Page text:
Behind the scenes at Ysbyty Gwynedd hospital in Bangor
A&E waiting times, queues of ambulances outside hospitals and pressure on beds - all have made the national headlines over the last few weeks. But what about those whose job it is trying to find beds for new patients when the hospital is already full? Bryn Jones went behind the scenes at Ysbyty Gwynedd in Bangor to find out more.
When Eleri Evans arrives for her shift at 08:00 GMT, she knows if it's going to be a particularly busy day before parking her car.
"The first thing I think about when I turn into Ysbyty Gwynedd is how many ambulances will be outside today - that reflects what kind of day we're going to get," she says.
"I came into work yesterday morning and there were 19 people waiting for a bed - and that was tough - and we were still trying to find beds when I left last night at 8 o'Clock."
Ms Evans is part of the team which tries to find beds for patients and ensure a steady flow of patients through the hospital.
They are the nurses whose main task is making sure the hospital doors remain open to the public by trying to discharge those medically able to leave and prioritise those who need their beds.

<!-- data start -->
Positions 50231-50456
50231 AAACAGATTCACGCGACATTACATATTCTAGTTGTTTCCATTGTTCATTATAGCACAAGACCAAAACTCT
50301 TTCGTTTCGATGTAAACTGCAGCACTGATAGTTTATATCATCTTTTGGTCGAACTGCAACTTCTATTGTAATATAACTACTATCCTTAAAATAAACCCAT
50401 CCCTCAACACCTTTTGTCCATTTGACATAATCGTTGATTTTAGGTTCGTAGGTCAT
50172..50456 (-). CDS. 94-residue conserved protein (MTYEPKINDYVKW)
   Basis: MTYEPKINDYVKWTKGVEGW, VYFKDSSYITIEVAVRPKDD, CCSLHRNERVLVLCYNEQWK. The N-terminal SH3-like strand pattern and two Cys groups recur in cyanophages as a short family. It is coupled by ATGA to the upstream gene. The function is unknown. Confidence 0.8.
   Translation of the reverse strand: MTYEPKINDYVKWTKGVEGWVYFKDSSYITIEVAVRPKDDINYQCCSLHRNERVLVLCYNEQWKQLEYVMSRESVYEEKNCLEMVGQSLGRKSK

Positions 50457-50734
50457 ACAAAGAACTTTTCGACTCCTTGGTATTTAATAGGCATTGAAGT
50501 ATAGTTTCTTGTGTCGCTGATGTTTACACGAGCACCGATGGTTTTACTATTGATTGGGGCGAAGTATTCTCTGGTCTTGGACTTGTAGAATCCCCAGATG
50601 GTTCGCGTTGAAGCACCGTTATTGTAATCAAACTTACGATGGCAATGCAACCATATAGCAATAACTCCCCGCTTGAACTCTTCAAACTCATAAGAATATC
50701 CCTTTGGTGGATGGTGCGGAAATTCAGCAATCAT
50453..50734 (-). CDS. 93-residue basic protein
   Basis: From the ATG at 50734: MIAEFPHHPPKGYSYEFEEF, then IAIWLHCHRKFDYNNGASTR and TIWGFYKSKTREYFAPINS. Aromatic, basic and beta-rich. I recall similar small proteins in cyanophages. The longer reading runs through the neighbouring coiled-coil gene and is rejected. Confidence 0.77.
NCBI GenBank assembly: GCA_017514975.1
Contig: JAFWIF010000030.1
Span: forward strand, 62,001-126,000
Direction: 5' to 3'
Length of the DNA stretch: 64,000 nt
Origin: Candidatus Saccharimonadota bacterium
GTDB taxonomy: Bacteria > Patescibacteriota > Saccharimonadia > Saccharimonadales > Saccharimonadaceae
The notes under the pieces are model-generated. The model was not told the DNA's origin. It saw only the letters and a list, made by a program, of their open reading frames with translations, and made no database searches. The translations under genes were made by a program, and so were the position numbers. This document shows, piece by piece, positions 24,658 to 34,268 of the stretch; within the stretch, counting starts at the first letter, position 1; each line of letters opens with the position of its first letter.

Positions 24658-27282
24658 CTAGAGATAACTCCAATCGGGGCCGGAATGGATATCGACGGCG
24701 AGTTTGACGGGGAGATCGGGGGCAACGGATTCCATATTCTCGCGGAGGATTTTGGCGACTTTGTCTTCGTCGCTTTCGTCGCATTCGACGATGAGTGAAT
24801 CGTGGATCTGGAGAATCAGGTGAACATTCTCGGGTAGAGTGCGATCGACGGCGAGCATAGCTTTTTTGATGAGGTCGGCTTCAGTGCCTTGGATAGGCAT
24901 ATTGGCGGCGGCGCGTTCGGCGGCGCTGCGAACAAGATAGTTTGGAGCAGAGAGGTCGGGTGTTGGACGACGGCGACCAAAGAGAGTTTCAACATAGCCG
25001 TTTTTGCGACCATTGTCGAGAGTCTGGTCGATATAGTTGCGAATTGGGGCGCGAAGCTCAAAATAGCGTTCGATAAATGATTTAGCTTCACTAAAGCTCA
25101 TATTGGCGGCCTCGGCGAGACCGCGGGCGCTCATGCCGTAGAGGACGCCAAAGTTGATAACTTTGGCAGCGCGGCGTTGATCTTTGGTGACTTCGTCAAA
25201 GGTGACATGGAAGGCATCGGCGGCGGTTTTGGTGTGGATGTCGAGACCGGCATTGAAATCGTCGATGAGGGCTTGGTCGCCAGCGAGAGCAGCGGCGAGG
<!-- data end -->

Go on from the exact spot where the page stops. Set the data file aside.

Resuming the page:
Among them are patients like Gladys Hughes from Llanfairpwll, Anglesey, who has been waiting for a bed since arriving in the emergency department at 06:00 GMT.
"I had chest pains this morning and thought I'd had a heart attack for the second time," she says.
"So the only thing I could do was phone my daughter and get the ambulance to bring me in. I've had an x-ray and I'm now waiting to have blood taken from my artery - which hurts."
But she is not alone. At 09:00 GMT the hospital gets busier as patients referred as emergency cases by their GPs start arriving and are taken to the Acute Medical Unit at Gogarth Ward. Two hours later the ward is full.
There are 500 beds at Ysbyty Gwynedd. The difficulty for the bed managers is never knowing how many patients will come in through the door each day - or how many will leave.
If they cannot keep the flow moving, there will be a bottleneck somewhere along the line.
And this is a concern for bed manager Sian Evans as she walks around the wards and finds a patient in Gogarth ward on an ambulance trolley.
"Without a bed, she has to stay in the hands of the ambulance crew," she says.
"This is one ambulance that's off the road now because the patient is here waiting for a bed."
Part of her job is moving patients between hospital wards to free up beds for those discharged from the emergency department to make room for new emergency admissions.
"It's like playing chess, and unfortunately these people are patients - and it's something I have to remember."
But even though there are patients medically ready to be discharged from their acute hospital bed, they are unable to go.
Often this can be because they are elderly and need nursing care which is unavailable and this type of bed blocking is one of the main problems for hospitals across the UK.
"It happens often," says nurse Ceri Owen on Aran Ward.
"Even those with carers in the community have to wait maybe two days until the care is set up for them to return home once again.
"There are also patients waiting weeks sometimes for a place in a nursing home. We had one waiting five months."